Joining us now with reaction, Roger Simon, the co-founder of PJ Media, and in Washington Byron York, chief political correspondent for The Washington Examiner. Byron, let's start with you. Polls are kind of all over the place on this. Some are really close and tight, and a poll by Fox News 10 yesterday or Fox News 11, Roy Moore is actually up by several percentage points. Where is this race?

BYRON YORK, CHIEF POLITICAL CORRESPONDENT, WASHINGTON EXAMINER: You have got to remember, there is more than three weeks left until Election Day. So a lot could change just as a whole lot has changed in the last week. So I'm not sure of the polls are actually really worth a lot right now, although it is I think pretty clear that Roy Moore has taken a hit after these rests. And even in a solidly, solidly red state like Alabama, his support is not what it should be right now.

INGRAHAM: Roger, this has been such a wild week. You've got Roy Moore allegations, most of them are 30-plus years old. Now Sylvester Stallone has been accused of basically, you know, sexual assault on a 16-year-old.

ROGER SIMON, CO-FOUNDER, PJ MEDIA: He didn't do that to me. He used to have a bungalow next to me on the Universal lot. He was a very nice guy and he didn't make a pass at me.

INGRAHAM: He is absolutely denying this and says I don't know the person. I don't know what they are talking about. Now Jeffrey Tambor of the show "Transparent" is being charged by sexual harassment by a transgender actress. He, too, denies the claims. I'll one up you.

SIMON: It's going to go on for a while, too. The thing here we are doing at the Congress about -- show business people, there is a lot to be said bad about them. And it's endless. But they don't have any real authority. The people in the Congress do.

INGRAHAM: They have authority. I would disagree with you. They change the culture. Look what Hugh Hefner's career did. Paved all the way pornography with Hugh Hefner.

SIMON: That's true. But they don't have the temporal authority that the Congress does, and the fact that they can actually have paid money, as you said, to wipe away these allegations, we don't know --

INGRAHAM: It's only $15 million. Come on.

SIMON: How many people was that?

INGRAHAM: We don't know. They give you dribs and drabs of information. But Byron, I want to go back to you on this because from the sexual harassment claims to the other sexy story in Washington which is Bob Mueller and his merry band of prosecutors digging into Russian collusion now issued subpoenas I guess this afternoon, late this afternoon, early this evening against other Trump campaign officials. New concern from Senate Judiciary Committee members, Republican and Democrat, about Jared Kushner saying he wasn't forthcoming in turning over some of his documents. Is this getting tighter, this prospective noose around the campaign?

YORK: Well, it's unclear what stage we're at here. Remember, the FBI started this investigation in July of last year. It became the Mueller investigation in May of this year. It seems hard to believe this is the first time they are going after some of this information. It may be kind of a cleanup situation in which they're making sure they have all these emails, not entirely clear.

What is clear is that the Senate Judiciary Committee, which has been working in a very bipartisan way between Chairman Charles Grassley and ranking Democrat Dianne Feinstein. They don't think that Jared Kushner has given them everything. They know, for example, we heard the other night these Don Trump Jr. direct messages on twitter with WikiLeaks. We know that Trump Jr. actually emailed some people in the in the campaign about that, and apparently the Judiciary Committee went and said, well, wait a minute, where are the emails from Jared Kushner relating to this? They didn't see them, so they said, look, you haven't given us everything. So they're not terribly happy right now with Kushner apparently.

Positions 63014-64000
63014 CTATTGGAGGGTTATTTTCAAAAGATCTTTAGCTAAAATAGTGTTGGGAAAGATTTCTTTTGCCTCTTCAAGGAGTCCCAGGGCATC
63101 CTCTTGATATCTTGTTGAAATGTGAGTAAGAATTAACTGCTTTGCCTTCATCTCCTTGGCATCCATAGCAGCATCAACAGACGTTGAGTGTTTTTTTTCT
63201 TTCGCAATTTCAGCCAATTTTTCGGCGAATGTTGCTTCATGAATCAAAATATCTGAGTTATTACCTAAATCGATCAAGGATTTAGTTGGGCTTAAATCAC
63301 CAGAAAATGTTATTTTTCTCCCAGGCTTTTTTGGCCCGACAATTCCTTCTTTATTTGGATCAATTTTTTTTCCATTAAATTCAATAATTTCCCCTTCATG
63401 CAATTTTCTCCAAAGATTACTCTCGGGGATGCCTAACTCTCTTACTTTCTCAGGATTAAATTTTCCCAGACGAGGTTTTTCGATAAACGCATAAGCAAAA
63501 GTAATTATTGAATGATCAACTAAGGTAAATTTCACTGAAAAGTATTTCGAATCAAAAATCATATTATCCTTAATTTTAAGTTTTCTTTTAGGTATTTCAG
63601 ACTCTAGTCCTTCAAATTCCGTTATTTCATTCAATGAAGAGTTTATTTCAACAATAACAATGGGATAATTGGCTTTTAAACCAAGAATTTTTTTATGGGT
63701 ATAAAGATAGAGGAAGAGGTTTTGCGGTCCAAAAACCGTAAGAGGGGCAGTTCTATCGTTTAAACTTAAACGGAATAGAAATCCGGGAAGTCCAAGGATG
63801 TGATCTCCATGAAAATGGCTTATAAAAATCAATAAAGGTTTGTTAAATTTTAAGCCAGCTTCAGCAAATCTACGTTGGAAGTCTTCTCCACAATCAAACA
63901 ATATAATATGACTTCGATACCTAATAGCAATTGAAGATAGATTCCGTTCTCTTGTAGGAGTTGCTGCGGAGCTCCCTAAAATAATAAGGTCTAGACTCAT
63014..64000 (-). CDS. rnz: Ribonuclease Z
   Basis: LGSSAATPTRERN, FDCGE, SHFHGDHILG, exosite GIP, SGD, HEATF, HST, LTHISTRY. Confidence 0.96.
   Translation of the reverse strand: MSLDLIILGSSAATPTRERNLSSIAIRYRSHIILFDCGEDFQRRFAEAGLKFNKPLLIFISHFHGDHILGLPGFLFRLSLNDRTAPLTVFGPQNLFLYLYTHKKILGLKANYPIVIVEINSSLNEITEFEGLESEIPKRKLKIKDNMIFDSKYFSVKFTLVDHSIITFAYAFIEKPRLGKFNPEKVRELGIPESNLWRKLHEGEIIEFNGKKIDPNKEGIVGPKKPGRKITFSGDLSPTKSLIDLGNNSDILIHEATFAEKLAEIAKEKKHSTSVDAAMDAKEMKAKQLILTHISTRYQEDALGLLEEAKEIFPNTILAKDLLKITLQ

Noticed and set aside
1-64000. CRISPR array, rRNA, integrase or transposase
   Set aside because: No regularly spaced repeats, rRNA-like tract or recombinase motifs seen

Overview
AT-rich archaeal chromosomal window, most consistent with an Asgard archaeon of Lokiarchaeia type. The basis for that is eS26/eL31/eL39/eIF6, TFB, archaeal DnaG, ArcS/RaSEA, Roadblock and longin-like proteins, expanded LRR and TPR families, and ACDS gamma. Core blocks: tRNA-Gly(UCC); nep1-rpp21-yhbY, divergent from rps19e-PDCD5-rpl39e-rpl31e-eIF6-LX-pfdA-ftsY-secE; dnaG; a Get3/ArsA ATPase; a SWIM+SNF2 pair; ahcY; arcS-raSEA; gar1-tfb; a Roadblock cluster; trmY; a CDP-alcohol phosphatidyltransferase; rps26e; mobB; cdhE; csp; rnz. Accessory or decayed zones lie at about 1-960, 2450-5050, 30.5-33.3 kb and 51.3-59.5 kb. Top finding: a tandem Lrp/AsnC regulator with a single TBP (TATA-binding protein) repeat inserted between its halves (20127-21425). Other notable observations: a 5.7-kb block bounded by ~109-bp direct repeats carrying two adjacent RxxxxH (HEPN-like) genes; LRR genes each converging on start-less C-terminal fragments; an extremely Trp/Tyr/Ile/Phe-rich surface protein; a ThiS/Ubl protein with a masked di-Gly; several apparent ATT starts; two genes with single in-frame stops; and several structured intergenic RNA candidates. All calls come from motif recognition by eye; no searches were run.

INGRAHAM: Roger, and out here people obsessed about this, they think it's going to lead to Trump's removal, Mueller?

SIMON: I don't really think they do. I don't think they do. I think they are anxious to get it over with.

INGRAHAM: Roger Simon, great to see you.

Don't go away. We're going to tell you where we will be broadcasting from tomorrow night in moments.


INGRAHAM: You're not going to want to miss tomorrow night's show. We're going to be live from the Ronald Reagan presidential library in Simi Valley, and if you have never been there, please make the trip. It is one of the most beautiful places. You'll see it tomorrow night.

And since we're at the Reagan library we're going to be remembering our 40th president. I used to work for President Reagan. I always get teared- up when I go there. I will try to make it through the show without getting teared-up. And we will expand on some of themes in my new book, "Billionaire at the Barricades, The Populist Revolution from Reagan to Trump." Some Reagan-esque themes are still being pursued by our current president and we'll talk about it. S be sure to tune it tomorrow night. Follow me on Twitter, and 10:00 p.m. eastern I'll be at the Reagan Library. Shannon Bream and the "Fox News @ Night" crew in Washington are all set to take it from here. Shannon?

Content and Programming Copyright 2017 Fox News Network, LLC. ALL RIGHTS RESERVED. Copyright 2017 CQ-Roll Call, Inc. All materials herein are protected by United States copyright law and may not be reproduced, distributed, transmitted, displayed, published or broadcast without the prior written permission of CQ-Roll Call. You may not alter or remove any trademark, copyright or other notice from copies of the content.